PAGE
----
Everybody knows that the very first step of effective job search is resume writing. Unless you have a professionally written resume it is very unlikely you will be considered by a reputable company. However, very often even if you a have a decent resume it doesn't necessarily mean you will be invited for an interview. And even if you are invited and it seemed like you successfully passed the interview you can still receive a rejection. It is one thing if you are not taken because you didn't care really; it is totally different if you did everything you could to get the job. However, rejections are a part of our lives and one has to be prepared to overcome such career challenges.
How to Handle Rejections
Despite the fact that after receiving a rejection you will be disappointed it is not a good time to give up. Not all is lost no matter how difficult it seems at that point. The very first thing to do is to calm and down, ensuring you don't make any important decisions based on your feeling of rejection and hopelessness.
The aggressive reaction will not help at all, it can only make matters worse. In the long run, such an emotional reaction can be detrimental to your ultimate career objectives. So take it easy, accept the reality and don't be quick to take immediate actions after you have received a rejection. In other words, don't tear down (or permanently delete) your resume, you will soon need it. For people who know their career goals and are trying to achieve them by doing all they can rejections and failures never become a final point. Instead, those are just obstacles to become better; the first step to success. But rejections don't automatically turn into success. Therefore, job seekers have to honestly learn why they were not given the position. An honest and objective evaluation of oneself will help you see what areas of your resume are to be improved and what missteps you did in the application process. Learning from the process then is the key to increasing chances of being hired. Moreover, it is important that you thank a hiring manager for the opportunities given even though you are not hired. By doing so you will keep the door open if, for example, another position comes up.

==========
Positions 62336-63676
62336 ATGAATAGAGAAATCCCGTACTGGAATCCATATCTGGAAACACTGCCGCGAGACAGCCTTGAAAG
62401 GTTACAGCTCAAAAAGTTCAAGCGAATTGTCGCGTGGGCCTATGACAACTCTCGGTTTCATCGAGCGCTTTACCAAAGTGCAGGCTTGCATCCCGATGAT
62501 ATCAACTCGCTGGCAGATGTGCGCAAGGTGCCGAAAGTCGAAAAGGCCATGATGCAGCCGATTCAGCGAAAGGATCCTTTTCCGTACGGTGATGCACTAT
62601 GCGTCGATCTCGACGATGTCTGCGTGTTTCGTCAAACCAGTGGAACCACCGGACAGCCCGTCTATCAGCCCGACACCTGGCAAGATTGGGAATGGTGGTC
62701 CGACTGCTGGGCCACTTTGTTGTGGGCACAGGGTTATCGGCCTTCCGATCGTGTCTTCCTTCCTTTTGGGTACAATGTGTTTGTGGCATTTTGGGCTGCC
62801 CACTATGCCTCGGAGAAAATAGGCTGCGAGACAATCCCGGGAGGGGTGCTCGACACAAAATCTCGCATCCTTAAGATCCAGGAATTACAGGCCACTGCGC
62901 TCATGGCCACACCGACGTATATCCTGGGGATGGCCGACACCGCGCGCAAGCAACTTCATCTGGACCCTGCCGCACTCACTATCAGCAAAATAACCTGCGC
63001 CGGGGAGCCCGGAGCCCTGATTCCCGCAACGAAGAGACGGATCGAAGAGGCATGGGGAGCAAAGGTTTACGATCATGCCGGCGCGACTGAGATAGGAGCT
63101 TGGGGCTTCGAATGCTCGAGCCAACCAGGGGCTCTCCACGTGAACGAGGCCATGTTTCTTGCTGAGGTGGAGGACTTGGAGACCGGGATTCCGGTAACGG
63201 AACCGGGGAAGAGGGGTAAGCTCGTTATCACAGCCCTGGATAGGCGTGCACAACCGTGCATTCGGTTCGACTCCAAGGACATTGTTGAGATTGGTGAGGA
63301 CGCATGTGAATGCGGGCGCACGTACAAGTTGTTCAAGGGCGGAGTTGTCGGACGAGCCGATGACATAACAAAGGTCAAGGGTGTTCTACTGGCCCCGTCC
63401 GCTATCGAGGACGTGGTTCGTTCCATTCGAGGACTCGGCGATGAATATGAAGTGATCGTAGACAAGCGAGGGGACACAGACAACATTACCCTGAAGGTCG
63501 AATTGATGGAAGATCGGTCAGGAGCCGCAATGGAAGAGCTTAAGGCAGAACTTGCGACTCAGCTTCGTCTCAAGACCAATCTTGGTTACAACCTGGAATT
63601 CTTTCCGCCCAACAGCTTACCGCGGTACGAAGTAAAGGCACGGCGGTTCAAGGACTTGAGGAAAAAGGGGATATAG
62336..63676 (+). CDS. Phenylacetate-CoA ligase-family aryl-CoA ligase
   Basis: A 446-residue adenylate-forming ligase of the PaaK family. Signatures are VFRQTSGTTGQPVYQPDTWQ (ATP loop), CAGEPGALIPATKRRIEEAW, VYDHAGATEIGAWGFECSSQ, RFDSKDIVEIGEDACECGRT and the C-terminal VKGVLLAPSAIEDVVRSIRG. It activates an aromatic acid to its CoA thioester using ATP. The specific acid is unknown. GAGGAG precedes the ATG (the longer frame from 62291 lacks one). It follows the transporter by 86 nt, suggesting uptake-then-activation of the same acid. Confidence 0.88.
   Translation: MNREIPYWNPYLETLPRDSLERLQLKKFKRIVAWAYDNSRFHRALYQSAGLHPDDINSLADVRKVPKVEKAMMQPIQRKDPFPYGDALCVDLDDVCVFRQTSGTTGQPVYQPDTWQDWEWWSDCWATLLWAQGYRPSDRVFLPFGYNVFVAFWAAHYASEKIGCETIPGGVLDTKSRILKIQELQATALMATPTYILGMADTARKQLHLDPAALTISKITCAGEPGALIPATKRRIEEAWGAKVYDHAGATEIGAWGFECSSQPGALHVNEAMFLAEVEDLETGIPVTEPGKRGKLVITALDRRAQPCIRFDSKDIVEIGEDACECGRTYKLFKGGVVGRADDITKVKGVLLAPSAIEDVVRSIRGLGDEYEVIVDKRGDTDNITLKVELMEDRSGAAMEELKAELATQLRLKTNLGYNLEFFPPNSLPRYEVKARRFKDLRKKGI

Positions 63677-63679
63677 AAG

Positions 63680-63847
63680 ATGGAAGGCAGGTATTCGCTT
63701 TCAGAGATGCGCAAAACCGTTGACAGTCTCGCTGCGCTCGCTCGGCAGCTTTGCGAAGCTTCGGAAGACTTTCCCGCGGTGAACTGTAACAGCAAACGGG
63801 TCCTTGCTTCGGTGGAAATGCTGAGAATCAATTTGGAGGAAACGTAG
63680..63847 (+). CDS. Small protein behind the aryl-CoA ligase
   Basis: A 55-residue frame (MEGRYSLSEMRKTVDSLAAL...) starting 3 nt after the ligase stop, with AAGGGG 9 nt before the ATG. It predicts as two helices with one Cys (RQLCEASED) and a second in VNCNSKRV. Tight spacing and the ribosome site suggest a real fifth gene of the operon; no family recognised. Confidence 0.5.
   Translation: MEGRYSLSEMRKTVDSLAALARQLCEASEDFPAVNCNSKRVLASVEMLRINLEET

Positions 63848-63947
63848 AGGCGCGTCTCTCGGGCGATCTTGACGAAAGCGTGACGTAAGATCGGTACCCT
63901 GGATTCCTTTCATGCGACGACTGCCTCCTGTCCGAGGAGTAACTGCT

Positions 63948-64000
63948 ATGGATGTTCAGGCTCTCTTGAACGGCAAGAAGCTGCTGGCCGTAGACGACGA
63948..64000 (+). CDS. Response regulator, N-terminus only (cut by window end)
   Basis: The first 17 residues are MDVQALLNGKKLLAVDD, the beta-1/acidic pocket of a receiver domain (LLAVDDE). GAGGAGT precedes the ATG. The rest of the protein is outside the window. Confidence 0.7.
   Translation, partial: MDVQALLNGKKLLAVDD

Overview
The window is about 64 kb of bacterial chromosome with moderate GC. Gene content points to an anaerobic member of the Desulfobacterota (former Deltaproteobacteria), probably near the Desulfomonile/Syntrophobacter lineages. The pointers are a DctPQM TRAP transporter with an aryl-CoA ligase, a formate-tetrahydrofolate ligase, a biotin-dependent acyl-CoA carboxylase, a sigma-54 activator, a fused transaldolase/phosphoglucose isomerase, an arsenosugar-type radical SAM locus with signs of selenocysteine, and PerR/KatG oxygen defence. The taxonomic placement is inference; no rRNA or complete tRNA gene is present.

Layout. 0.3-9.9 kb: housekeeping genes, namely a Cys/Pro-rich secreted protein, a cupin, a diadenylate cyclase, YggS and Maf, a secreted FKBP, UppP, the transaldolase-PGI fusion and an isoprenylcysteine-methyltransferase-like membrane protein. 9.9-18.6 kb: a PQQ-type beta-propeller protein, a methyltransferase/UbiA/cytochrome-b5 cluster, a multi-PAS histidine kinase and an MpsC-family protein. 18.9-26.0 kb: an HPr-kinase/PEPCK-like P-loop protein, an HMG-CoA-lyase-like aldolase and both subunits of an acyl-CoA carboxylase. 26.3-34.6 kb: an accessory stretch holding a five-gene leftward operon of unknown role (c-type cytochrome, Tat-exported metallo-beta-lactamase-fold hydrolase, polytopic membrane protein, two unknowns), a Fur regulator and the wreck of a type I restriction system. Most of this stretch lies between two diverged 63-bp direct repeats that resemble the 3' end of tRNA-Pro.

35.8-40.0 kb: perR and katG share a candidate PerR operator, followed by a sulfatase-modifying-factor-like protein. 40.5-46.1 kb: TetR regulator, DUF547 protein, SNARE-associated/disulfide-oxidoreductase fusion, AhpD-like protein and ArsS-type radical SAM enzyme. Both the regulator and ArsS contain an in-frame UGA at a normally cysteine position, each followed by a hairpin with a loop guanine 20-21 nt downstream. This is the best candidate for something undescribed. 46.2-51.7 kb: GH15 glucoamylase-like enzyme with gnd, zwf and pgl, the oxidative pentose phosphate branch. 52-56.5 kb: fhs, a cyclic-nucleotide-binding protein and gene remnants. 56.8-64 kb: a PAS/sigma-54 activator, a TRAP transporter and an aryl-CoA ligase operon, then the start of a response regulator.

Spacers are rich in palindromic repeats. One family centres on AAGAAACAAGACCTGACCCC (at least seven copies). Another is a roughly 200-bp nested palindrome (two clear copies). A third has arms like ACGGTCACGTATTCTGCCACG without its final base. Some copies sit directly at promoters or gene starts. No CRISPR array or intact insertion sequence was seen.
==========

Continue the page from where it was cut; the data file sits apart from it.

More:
Consider sending a thank you letter in which you can express gratitude for the interview and reiterate your interest in the position despite the fact that the other person is taken. Sending such letter will make you number one candidate if they have a similar job opening or if it won't work out with the candidate they decided to hire.